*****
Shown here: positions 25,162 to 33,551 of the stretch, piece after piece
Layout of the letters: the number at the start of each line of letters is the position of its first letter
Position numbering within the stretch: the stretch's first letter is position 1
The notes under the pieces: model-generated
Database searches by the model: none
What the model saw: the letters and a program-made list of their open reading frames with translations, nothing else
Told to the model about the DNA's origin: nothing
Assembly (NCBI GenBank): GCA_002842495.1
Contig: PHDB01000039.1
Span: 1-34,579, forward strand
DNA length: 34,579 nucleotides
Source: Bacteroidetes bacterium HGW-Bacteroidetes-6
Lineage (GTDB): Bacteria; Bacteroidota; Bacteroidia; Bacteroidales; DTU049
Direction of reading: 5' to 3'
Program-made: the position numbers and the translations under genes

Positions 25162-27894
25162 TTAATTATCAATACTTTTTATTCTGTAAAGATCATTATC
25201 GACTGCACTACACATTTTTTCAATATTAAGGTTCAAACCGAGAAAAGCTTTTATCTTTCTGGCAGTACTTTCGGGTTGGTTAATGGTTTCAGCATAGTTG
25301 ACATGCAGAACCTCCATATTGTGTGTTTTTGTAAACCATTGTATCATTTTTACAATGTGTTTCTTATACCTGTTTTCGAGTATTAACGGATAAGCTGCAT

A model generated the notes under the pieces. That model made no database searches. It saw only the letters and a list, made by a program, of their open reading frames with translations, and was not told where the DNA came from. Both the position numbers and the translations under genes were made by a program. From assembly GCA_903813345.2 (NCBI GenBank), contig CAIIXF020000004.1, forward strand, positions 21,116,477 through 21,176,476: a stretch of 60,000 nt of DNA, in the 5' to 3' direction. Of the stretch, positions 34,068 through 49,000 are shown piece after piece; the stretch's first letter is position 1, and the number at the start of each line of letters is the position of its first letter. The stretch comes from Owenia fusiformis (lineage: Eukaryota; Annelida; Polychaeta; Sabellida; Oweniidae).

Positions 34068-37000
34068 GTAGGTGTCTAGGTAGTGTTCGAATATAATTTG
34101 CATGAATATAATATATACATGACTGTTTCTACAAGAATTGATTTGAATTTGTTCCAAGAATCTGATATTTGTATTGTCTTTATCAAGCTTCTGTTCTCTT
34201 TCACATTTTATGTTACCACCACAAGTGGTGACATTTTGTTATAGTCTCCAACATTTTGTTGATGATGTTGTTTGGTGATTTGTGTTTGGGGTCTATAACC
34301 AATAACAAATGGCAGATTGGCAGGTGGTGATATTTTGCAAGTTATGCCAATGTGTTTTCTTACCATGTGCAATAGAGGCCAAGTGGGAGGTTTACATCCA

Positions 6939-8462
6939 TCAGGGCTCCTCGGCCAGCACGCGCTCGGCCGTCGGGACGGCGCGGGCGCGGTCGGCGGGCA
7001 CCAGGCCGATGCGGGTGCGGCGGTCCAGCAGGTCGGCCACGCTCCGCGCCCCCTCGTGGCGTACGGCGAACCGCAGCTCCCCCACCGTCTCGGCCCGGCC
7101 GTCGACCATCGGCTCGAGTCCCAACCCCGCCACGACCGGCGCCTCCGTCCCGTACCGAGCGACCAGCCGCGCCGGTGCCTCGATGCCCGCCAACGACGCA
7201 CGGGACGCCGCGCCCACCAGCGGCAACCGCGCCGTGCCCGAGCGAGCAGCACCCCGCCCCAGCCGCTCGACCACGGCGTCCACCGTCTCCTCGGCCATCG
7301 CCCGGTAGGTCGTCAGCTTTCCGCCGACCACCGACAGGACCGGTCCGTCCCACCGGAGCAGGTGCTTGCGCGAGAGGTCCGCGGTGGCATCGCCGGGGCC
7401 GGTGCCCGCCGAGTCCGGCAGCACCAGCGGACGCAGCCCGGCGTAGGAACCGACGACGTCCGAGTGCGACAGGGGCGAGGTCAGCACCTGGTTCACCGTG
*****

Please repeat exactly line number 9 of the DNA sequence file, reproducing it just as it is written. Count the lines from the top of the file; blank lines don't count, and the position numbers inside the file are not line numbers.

Contig: PHDB01000039.1